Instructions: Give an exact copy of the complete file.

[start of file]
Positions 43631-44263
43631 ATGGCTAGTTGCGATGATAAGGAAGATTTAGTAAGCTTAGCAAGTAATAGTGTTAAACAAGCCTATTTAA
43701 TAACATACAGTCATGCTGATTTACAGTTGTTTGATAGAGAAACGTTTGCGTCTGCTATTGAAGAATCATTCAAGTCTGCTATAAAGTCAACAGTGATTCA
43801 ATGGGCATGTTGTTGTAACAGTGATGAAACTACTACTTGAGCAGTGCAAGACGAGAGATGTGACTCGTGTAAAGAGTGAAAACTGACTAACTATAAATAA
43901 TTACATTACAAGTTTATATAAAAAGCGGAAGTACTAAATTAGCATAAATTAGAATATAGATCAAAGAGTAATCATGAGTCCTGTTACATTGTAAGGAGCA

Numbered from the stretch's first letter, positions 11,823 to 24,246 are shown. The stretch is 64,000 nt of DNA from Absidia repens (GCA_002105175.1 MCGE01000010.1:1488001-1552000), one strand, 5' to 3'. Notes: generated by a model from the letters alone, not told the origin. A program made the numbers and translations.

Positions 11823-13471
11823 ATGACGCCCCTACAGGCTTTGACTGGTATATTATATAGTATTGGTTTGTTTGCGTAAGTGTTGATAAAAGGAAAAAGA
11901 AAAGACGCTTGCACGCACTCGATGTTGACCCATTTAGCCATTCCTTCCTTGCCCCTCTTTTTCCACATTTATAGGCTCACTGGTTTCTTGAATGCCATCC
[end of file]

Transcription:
Positions 43631-44263
43631 ATGGCTAGTTGCGATGATAAGGAAGATTTAGTAAGCTTAGCAAGTAATAGTGTTAAACAAGCCTATTTAA
43701 TAACATACAGTCATGCTGATTTACAGTTGTTTGATAGAGAAACGTTTGCGTCTGCTATTGAAGAATCATTCAAGTCTGCTATAAAGTCAACAGTGATTCA
43801 ATGGGCATGTTGTTGTAACAGTGATGAAACTACTACTTGAGCAGTGCAAGACGAGAGATGTGACTCGTGTAAAGAGTGAAAACTGACTAACTATAAATAA
43901 TTACATTACAAGTTTATATAAAAAGCGGAAGTACTAAATTAGCATAAATTAGAATATAGATCAAAGAGTAATCATGAGTCCTGTTACATTGTAAGGAGCA

Numbered from the stretch's first letter, positions 11,823 to 24,246 are shown. The stretch is 64,000 nt of DNA from Absidia repens (GCA_002105175.1 MCGE01000010.1:1488001-1552000), one strand, 5' to 3'. Notes: generated by a model from the letters alone, not told the origin. A program made the numbers and translations.

Positions 11823-13471
11823 ATGACGCCCCTACAGGCTTTGACTGGTATATTATATAGTATTGGTTTGTTTGCGTAAGTGTTGATAAAAGGAAAAAGA
11901 AAAGACGCTTGCACGCACTCGATGTTGACCCATTTAGCCATTCCTTCCTTGCCCCTCTTTTTCCACATTTATAGGCTCACTGGTTTCTTGAATGCCATCC